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Arizona Pioneer & Cemetery Research Project

Internet Presentation

Version 112512

 

Morenci, AZ

Historic Old Pioneer Catholic Cemetery

Shaded area is approximate boundary area of the Old Morenci Catholic Cemetery

Created by: Neal Du Shane

 

For several years APCRP has known of this historic Cemetery but we have never had the opportunity to physically research it in the field. On November 15, 2012 we finally had the opportunity to stop and walk some of the cemetery. Much to our surprise it was much larger than we had anticipated from a geographic and interment standpoint. Many more graves are still visible and some are still being visited on a regular bases based on the attention they are getting. For the most part the graves are of Hispanic decent so logically one can assume Catholic by religion.

 

 

In total, APCRP estimates the cemetery encompasses approximately nine acres. The vast majority of the grave sites are below the road that runs through it up on the hill side. It was observed by APCRP researchers on many of the graves the head was at ground level but the foot of the grave was built up and out of the ground by some four or five feet to maintain a level grave. The hill side is approximately thirty-six percent grade, more in some locations less in others. Getting the deceased to the grave site would have been a challenge, either going up or down, left or right, to the grave site. There appears to be no logical pattern for the grave configuration, it appears they are placed where there was room on the hill side.

Only extremely few small paths were found to traverse between the grave sites. No steps to gain access going up or down between the graves. Not being able to layout and document the graves APCRP estimates with this size of the total square footage, it is possible there is room for some 4,683 graves in this given area. APCRP speculates there are 800 to 1,000 graves visible and many more unmarked graves could be interred here.

The Old Catholic Cemetery can be reached today by going north on the Coronado Trail (Highway 191). The old Catholic Cemetery is all that remains of old Morenci. The rest of the town was either blasted away in the expansion of the open pit mine, or has been buried under mine waste. In 1983, Tony Enrico, a field surveyor for Phelps Dodge, said the cemetery would not be disturbed because "the surface indications show there is no mineralization of value there." Some burials go back to 1881, but no one has been recorded as being buried there since the 1945. The cemetery was about one and a quarter miles from old Morenci, and since there were no roads to it, you'd see 50 to 60 men lined up behind a coffin, taking turns carrying it to the cemetery and its final resting place.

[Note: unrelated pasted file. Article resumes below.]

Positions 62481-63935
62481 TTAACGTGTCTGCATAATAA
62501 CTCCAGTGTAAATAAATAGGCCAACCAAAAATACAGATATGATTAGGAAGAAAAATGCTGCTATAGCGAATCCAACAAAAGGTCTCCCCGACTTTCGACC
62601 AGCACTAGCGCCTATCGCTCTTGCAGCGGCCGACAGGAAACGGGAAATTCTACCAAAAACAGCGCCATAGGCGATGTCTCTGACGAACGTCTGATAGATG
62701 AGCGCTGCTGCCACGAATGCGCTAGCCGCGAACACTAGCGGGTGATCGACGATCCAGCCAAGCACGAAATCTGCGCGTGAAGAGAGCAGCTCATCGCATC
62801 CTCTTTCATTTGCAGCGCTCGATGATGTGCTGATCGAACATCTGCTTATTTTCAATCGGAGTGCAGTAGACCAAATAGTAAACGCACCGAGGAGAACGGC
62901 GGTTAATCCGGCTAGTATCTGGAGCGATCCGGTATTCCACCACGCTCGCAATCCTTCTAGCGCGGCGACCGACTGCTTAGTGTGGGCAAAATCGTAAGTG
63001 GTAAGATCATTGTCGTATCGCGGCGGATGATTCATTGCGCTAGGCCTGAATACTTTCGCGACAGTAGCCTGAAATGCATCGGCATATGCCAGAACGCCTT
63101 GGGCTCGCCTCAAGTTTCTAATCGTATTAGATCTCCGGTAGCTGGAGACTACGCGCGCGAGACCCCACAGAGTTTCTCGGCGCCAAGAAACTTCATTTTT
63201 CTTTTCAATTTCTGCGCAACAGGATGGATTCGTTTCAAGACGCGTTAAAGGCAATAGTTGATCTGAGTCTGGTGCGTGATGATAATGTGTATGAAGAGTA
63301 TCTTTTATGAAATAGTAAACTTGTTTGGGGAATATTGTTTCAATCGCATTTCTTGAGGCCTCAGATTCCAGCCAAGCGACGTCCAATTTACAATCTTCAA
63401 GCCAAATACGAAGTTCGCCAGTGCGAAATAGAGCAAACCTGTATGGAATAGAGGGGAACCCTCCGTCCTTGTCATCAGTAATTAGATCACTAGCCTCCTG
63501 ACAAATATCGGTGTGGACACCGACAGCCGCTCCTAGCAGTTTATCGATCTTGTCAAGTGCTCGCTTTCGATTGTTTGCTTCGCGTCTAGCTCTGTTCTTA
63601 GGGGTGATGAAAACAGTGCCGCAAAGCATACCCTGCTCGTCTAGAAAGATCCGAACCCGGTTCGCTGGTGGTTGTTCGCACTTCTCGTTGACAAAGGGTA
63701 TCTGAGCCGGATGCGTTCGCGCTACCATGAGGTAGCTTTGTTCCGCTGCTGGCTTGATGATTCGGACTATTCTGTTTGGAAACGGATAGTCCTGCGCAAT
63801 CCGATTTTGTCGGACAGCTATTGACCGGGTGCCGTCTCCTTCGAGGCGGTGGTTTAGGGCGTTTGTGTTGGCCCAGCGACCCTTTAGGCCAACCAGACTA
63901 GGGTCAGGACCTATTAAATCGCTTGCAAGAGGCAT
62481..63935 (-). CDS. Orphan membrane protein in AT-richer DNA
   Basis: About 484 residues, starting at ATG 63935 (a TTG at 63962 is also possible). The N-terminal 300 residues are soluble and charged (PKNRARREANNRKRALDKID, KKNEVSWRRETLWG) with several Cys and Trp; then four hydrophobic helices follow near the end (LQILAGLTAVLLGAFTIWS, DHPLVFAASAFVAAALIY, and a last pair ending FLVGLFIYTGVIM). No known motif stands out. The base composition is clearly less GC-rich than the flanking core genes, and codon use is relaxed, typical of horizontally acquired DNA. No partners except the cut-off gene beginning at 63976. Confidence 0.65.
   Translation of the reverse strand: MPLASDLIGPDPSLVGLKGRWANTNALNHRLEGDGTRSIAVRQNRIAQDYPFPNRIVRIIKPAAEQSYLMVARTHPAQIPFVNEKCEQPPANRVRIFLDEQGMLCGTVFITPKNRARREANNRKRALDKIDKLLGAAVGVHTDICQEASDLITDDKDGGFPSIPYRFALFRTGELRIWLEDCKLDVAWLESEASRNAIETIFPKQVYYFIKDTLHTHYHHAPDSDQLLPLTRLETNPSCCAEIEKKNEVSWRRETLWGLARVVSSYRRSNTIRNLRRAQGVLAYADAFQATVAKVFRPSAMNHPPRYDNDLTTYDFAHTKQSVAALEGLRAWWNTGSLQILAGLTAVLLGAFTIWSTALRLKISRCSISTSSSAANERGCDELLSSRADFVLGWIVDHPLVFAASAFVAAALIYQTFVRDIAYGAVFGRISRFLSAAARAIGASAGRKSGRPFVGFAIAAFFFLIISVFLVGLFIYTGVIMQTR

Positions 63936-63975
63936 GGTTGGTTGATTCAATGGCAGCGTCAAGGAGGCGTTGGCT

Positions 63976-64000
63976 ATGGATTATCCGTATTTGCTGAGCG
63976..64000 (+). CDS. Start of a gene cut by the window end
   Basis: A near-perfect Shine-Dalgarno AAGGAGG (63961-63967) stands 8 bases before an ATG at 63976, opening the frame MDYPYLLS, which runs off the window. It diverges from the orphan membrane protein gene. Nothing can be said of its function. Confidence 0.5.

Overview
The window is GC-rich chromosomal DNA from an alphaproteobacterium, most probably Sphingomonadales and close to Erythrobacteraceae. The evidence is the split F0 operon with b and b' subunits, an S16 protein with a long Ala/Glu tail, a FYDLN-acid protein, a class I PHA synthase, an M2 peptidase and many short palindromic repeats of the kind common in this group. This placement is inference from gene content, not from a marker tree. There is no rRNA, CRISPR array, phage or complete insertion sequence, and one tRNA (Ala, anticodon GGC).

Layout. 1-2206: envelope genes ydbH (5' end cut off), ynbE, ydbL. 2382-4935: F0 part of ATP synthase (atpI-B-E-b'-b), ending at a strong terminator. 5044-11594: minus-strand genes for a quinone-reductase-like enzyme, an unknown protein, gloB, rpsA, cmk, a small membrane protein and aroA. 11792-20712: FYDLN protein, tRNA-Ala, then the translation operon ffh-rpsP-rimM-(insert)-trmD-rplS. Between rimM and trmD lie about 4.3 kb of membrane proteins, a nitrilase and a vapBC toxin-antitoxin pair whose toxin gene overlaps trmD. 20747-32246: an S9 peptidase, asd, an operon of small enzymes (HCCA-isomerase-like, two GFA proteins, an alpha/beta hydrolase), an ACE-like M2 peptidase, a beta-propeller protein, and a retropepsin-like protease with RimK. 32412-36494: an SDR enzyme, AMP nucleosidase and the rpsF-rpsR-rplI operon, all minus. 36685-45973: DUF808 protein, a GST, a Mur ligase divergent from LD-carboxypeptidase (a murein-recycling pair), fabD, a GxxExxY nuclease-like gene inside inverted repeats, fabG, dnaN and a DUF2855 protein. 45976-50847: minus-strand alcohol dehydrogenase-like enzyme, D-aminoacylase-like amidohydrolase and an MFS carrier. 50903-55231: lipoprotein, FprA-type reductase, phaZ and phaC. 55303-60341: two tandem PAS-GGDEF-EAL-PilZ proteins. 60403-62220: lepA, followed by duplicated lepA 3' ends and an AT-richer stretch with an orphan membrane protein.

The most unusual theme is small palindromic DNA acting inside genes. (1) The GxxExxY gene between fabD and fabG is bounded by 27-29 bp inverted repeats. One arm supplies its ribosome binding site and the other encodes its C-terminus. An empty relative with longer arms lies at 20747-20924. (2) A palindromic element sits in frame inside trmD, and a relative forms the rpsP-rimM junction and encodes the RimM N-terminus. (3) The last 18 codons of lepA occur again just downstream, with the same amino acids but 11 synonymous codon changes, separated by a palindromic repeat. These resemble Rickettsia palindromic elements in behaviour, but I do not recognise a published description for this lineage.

Most, if not all, of the graves were blasted with black powder. "They'd blast a hole, and lay a template over it in the shape of the coffin to see if the box would go down without getting stuck."

Many babies were claimed During the years of World War I, with an influenza epidemic. Unofficially, families would take the small victims to the cemetery at night and bury them in shallow graves next to the narrow spaces near their next of kin. If any type of marker was placed at the grave it is unlikely the marker exists today.

Another cemetery was located in old Morenci next to the Arizona Central underground mineshaft. If someone died in the mine, he'd be brought out and placed in coffins stored there. There was a window in the coffin box. No records exist that embalming was done. The family would be called and they would stand the coffin up to have their last picture taken with the deceased. Then they'd bury them within a few hours.

A local Urban Legend has it that this created a problem at one time. The tale has it that two men were courting the same girl and she married yet a third person. One of the jilted lovers committed suicide and his family wanted his former girlfriend, now married, to have her and the other jilted suitor's pictures taken with the deceased. They stood the coffin up on a chair, but before the photograph could be taken, a big wind came along and knocked the coffin off the chair. After that, the superstition grew that the suicide victim would never rest until the other jilted suitor was dead.

Arizona Pioneer & Cemetery Research Project

Internet Presentation

Version 112512

WebMaster: Neal Du Shane

n.j.dushane@comcast.net

 Copyright 2003-2011 Neal Du Shane
All rights reserved. Information contained within this website may be used
for personal family history purposes, but not for financial profit or gain.
All contents of this website are willed to the Arizona Pioneer & Cemetery Research Project (
APCRP).

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